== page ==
Earlier today the US Treasury released its latest Borrowing Estimates for Q1 and Q2 of calendar 2013. In brief: in the ended quarter, the Treasury borrowed some $297 billion, $9 billion more than the $288 billion previously predicted. One reason for this miss is the build up of cash in the quarter which ended at $93 billion instead of the $60 billion initially expected. However the extra cash buffer will be used in Q1, in which Treasury now expects to burn some $63 billion instead of the $30 billion forecast before, ending the quarter with $30 billion in cash. To get there, Treasury will need to raise some $331 billion in debt in January through March, just shy of the prior estimate of $342 billion in funding need in this quarter. And since the US debt to the penny counter has been stopped since the debt ceiling breach, and is still at the December 31, 2012 debt limit of $16.432 billion, this means we now know, approximately, that US debt on March 31, 2013 will be $16,763,730,050,569.10, give or take a dime, or said otherwise, assuming a generous 1% sequential growth in Q1 GDP, a 105% debt/GDP in two months.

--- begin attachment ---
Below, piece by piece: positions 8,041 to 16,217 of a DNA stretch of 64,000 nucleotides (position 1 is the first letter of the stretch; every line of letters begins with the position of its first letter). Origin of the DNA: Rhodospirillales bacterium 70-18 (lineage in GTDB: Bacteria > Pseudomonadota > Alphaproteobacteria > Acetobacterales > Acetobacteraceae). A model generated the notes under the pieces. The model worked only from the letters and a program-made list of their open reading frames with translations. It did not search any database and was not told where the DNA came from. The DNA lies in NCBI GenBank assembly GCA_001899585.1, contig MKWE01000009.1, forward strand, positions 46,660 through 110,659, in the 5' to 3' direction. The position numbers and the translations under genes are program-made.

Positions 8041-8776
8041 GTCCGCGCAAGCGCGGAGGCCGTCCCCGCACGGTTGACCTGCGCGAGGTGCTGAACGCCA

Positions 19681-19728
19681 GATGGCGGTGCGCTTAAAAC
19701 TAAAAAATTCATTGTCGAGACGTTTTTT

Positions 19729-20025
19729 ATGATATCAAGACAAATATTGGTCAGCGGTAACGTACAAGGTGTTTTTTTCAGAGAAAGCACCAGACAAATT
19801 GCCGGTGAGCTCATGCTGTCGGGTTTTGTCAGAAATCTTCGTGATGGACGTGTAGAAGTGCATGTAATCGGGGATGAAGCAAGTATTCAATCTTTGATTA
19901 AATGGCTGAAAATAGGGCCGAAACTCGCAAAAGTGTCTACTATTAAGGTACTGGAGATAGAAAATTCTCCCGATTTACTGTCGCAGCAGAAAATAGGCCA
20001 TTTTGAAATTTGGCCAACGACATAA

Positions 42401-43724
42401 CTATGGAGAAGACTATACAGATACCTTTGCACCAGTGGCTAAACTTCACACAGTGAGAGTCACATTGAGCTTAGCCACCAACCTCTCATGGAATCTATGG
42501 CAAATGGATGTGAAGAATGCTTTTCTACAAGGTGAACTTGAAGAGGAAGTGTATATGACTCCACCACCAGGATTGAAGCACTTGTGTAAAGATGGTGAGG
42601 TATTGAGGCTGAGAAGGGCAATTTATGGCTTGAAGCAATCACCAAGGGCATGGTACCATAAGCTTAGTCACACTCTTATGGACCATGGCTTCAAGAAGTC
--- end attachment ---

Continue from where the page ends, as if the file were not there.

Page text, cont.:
And what this means: